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J Vis Exp. 2012 Feb 21;(60). pii: 3466. doi: 10.3791/3466.

Detection of microregional hypoxia in mouse cerebral cortex by two-photon imaging of endogenous NADH fluorescence.

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  • 1Department of Microbiology and Immunology, University of Rochester Medical Center.

Abstract

The brain's ability to function at high levels of metabolic demand depends on continuous oxygen supply through blood flow and tissue oxygen diffusion. Here we present a visualized experimental and methodological protocol to directly visualize microregional tissue hypoxia and to infer perivascular oxygen gradients in the mouse cortex. It is based on the non-linear relationship between nicotinamide adenine dinucleotide (NADH) endogenous fluorescence intensity and oxygen partial pressure in the tissue, where observed tissue NADH fluorescence abruptly increases at tissue oxygen levels below 10 mmHg(1). We use two-photon excitation at 740 nm which allows for concurrent excitation of intrinsic NADH tissue fluorescence and blood plasma contrasted with Texas-Red dextran. The advantages of this method over existing approaches include the following: it takes advantage of an intrinsic tissue signal and can be performed using standard two-photon in vivo imaging equipment; it permits continuous monitoring in the whole field of view with a depth resolution of ~50 μm. We demonstrate that brain tissue areas furthest from cerebral blood vessels correspond to vulnerable watershed areas which are the first to become functionally hypoxic following a decline in vascular oxygen supply. This method allows one to image microregional cortical oxygenation and is therefore useful for examining the role of inadequate or restricted tissue oxygen supply in neurovascular diseases and stroke.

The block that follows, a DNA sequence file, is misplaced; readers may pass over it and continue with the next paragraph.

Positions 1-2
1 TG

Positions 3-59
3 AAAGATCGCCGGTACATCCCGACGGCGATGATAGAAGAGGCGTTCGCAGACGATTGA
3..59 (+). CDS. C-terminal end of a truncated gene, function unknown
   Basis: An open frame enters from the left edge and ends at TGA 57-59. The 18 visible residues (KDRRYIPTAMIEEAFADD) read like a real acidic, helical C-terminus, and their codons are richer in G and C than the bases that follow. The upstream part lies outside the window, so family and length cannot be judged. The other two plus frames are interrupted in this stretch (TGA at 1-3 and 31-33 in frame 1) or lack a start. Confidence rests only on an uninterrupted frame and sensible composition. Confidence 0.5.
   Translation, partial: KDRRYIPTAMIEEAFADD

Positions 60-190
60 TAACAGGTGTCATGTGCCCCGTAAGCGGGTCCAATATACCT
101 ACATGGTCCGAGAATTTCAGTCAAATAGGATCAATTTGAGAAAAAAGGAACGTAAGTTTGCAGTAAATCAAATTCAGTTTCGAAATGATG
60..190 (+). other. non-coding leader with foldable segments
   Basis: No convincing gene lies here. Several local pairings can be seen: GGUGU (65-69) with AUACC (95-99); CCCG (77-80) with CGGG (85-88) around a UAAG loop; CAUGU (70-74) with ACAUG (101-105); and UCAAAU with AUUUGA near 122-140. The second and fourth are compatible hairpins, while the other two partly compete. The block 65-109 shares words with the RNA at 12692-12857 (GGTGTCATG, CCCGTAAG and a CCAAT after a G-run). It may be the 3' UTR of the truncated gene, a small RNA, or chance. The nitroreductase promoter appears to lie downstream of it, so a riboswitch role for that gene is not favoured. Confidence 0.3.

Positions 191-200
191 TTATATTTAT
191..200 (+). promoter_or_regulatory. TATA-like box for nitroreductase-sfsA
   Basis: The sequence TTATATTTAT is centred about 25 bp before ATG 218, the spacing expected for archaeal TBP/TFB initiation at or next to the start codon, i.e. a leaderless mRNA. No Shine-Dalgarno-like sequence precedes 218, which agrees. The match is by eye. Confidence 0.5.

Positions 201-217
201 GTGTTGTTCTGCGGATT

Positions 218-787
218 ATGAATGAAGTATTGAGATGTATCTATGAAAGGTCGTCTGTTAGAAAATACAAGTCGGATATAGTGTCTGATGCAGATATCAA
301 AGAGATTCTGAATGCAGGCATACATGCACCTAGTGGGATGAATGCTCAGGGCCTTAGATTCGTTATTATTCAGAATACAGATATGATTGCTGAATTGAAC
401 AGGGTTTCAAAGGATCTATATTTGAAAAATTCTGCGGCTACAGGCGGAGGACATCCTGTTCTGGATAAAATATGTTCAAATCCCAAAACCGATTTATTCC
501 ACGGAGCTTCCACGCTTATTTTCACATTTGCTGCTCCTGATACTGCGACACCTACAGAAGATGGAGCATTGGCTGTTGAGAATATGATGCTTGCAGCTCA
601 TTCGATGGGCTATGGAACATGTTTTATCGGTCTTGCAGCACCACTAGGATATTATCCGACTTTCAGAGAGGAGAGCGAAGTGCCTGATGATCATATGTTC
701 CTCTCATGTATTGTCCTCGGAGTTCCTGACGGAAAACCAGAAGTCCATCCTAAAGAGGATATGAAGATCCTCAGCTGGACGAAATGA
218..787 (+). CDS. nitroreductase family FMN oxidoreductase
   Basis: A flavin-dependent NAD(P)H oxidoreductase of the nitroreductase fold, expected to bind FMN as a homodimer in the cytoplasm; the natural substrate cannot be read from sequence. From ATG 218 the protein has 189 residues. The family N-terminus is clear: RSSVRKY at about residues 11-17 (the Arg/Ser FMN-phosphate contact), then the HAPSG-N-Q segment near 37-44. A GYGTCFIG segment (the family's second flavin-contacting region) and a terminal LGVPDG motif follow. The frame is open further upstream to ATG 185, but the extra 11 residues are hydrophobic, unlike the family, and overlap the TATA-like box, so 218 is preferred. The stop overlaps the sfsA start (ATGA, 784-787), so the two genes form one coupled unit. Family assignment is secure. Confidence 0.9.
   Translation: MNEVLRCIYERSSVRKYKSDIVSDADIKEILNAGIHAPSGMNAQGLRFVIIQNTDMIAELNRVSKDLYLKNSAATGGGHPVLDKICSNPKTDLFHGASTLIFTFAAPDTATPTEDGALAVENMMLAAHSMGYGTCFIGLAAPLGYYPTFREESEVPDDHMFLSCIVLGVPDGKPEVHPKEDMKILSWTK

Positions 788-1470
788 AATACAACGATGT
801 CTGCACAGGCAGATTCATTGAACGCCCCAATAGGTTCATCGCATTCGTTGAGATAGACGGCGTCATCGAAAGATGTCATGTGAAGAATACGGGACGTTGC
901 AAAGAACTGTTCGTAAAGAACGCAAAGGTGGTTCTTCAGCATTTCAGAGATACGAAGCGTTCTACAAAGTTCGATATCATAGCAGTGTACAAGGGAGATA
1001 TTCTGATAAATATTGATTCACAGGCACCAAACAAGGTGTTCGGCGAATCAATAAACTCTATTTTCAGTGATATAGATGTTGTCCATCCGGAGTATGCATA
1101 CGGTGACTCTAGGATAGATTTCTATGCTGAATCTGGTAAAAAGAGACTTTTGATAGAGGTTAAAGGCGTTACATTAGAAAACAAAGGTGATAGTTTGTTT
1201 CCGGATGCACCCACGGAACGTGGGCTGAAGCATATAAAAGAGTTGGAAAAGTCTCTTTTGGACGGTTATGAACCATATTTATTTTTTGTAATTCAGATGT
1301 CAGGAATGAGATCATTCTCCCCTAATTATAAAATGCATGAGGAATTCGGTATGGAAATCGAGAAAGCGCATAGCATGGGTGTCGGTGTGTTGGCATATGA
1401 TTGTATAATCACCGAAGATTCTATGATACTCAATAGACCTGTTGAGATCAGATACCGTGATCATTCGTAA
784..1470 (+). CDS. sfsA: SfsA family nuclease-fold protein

PMID:
22370971
[PubMed - indexed for MEDLINE]
PMCID:
PMC3376929
Free PMC Article
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